Girl in Spanish Costume is among the numerous artistic achievements that established Norman Rockwell as one of the best known American painters of all time. As illustrations in Boy Scouts calendars and in publications like The Saturday Evening Post and Literary Digest, and as advertisements for everything from automobiles and soft drinks to tires and socks, Rockwell's timeless images entered the homes of millions of Americans. His descriptive painting style and ability to encapsulate the traditional and nearly universal values shared in the American experience contributed to his tremendous popularity and rendered him hugely successful both during his lifetime, and afterwards.
Girl in Spanish Costume is painted in Rockwell's signature descriptive style of finely drawn, clear realism with a wealth of fascinating detail. The young woman is wearing a vivid magenta colored Spanish dress, trimmed in white lace at her shoulders and her waist; she also wears a gold bangle bracelet on her left arm, and black slippers that lace up her ankles. She is seated in an upholstered armchair in an interior that seems slightly European, with its deep green walls and Continental style carpet.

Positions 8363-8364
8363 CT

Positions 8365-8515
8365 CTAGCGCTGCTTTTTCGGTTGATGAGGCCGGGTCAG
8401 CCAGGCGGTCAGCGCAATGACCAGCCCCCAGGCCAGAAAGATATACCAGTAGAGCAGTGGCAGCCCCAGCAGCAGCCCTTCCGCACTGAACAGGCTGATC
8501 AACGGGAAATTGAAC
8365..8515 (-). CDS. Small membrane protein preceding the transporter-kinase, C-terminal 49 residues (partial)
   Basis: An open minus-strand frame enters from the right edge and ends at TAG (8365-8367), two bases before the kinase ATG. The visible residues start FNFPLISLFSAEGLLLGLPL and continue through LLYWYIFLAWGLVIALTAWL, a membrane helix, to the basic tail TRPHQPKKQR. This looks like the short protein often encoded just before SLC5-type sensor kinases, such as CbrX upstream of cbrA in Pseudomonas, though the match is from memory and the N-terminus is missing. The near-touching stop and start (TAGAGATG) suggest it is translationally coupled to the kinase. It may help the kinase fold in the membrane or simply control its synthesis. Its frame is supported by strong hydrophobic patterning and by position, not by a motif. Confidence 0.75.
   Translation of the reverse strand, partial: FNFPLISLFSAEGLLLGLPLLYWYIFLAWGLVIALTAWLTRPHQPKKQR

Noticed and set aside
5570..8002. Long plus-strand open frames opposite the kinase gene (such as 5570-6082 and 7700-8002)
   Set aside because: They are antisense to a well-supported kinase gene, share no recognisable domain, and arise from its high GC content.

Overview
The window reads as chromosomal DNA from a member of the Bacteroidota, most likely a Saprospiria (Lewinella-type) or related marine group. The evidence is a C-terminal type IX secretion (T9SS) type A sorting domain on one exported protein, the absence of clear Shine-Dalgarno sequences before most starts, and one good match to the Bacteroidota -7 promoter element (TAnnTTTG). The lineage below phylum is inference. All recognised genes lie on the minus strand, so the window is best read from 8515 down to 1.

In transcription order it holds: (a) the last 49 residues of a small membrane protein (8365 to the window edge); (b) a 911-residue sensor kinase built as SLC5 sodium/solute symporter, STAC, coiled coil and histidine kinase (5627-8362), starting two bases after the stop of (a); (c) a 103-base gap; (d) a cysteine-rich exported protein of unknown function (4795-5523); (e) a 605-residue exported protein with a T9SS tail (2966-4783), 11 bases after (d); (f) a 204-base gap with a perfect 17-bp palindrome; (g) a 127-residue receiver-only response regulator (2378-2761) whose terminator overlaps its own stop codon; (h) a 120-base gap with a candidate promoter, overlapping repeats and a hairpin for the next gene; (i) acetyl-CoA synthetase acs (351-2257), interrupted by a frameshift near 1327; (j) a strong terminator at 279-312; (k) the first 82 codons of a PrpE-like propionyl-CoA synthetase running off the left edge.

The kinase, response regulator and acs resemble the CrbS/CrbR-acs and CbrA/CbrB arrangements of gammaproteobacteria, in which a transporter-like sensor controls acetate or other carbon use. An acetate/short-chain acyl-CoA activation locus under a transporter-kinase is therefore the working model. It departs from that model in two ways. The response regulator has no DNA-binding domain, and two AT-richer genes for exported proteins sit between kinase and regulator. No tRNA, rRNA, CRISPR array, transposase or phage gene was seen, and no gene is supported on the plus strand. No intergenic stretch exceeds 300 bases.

In the introduction to Norman Rockwell's Portrait of America, Victoria Crenson has written: "For six decades, through two World Wars, the Great Depression, unprecedented national prosperity and radical social change, Norman Rockwell held a mirror up to America and reflected its identity through the portraits he painted of its people. Rockwell painted real people--freckles, wrinkles, big ears and all--and, like an art director, he staged entire scenes, creating settings and suggesting situations for them. His work, as reproduced on millions of magazine covers, proved to be arresting on the newsstands, and established a distinctive look for The Saturday Evening Post that was a major factor in its popularity. But Rockwell's paintings have done more than just sell magazines. They are in large measure the visual memory of a nation." (Norman Rockwell's Portrait of America, New York, 1989, p. 9)